Recently listed on Preservation Virginia’s Most Endangered Historic List of 2012, The Meadow Farm, was auctioned on May 22nd. Birthplace of the 1973 Triple Crown-winner Secretariat, the 331 acres that remains of The Meadow is situated within Caroline County, Virginia, just east of Interstate 95. Nearly 34 years after the Chenery family sold the farm, it is now threatened by the development pressures that accompany any property near an Interstate exit. But it is perhaps more at risk from those who do not know its rich, yet humble history.
The barns are currently located within the Virginia State Fairgrounds. According to reports in the Richmond Times-Dispatch, The Virginia Farm Bureau Federation and Tennessee-based Universal Fairs have formed a partnership, Commonwealth Fairs and Events. The future of the barns are unknown at this time; however, one of the stated focuses by this new partnership will be to highlight Virginia agriculture.
In 2006, The Meadow was determined to be eligible for listing on the National Register of Historic Places by the Virginia Department of Historic Resources (SHPO). Although the main house was no longer standing at that time, it was determined that the historic significance of The Meadow as a notable twentieth-century breeding and training farm of Thoroughbred racehorses was clearly conveyed through the physical components that survived from the Chenerys’ tenure. In addition to establishing the Meadow Stable, Christopher Chenery was instrumental in the creation of the New York Racing Association (NYRA), the non-profit organization that continues to oversee the Belmont, Saratoga and Aqueduct racetracks, and shaped horse racing on the East Coast for much of the twentieth century.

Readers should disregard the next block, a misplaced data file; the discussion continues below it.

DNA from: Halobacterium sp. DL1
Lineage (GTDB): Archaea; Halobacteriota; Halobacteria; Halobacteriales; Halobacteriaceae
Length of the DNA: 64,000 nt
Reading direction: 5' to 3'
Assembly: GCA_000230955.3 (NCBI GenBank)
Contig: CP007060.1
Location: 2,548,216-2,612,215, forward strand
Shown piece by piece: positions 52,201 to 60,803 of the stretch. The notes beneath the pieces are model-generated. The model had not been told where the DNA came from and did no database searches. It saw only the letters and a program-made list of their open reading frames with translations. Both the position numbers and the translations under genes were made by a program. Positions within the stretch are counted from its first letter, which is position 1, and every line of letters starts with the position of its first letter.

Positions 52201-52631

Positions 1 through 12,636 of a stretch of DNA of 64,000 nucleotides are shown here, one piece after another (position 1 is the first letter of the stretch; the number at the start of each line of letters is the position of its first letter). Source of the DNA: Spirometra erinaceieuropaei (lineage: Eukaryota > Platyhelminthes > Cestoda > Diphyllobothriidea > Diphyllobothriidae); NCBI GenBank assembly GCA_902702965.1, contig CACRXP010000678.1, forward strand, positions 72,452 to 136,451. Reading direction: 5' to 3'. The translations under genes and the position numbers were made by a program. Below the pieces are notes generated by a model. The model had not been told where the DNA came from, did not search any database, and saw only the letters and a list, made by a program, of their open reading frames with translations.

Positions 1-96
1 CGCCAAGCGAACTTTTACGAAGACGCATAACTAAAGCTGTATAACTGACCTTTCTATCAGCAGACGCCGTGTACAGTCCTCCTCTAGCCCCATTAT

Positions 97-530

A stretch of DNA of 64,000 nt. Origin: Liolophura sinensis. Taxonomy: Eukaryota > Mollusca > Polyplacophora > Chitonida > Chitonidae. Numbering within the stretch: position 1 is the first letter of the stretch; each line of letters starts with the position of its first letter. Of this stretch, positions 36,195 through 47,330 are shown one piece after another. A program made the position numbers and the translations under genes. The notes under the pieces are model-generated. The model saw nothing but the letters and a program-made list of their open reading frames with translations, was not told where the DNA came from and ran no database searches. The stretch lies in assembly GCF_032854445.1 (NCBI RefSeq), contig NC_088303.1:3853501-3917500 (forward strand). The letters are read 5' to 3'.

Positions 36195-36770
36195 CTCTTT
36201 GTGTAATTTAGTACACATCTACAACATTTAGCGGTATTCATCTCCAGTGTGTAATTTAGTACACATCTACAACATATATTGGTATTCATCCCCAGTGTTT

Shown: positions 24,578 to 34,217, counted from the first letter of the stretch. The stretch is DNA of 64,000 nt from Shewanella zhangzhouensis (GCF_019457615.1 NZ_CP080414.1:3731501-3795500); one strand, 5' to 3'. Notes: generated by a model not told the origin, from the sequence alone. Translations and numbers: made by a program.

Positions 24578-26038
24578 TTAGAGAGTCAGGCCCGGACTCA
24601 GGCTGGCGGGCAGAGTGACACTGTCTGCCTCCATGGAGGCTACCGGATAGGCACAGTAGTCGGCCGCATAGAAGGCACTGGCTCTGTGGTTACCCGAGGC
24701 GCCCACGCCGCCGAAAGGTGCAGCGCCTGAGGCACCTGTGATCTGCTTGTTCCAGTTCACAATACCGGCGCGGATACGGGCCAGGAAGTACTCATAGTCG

Extant historic features at The Meadow include a number of training, yearling, stallion and broodmare barns, as well as the foaling shed where Secretariat was born in 1970. Other historic structures such as machine sheds, hay barns, secondary dwellings, garages, a pump house, and a horse cemetery also remain. But perhaps more telling, and less visible to the “urban” eye, are the various historic landscape features, including the path of the old racetrack, numerous paddocks and pastures, fences lines, farm roads, and field patterns—all of which continue to reflect The Meadow’s equine and historic agricultural use for the past 250 years.
Given the farm’s high-level of historic significance, our hope is the farm’s new owners will be sensitive to historic fabric that remains of Secretariat’s Meadow farm, and perhaps even restore some of Chenery’s design.
To read the original post on May 16, 2012, please click here.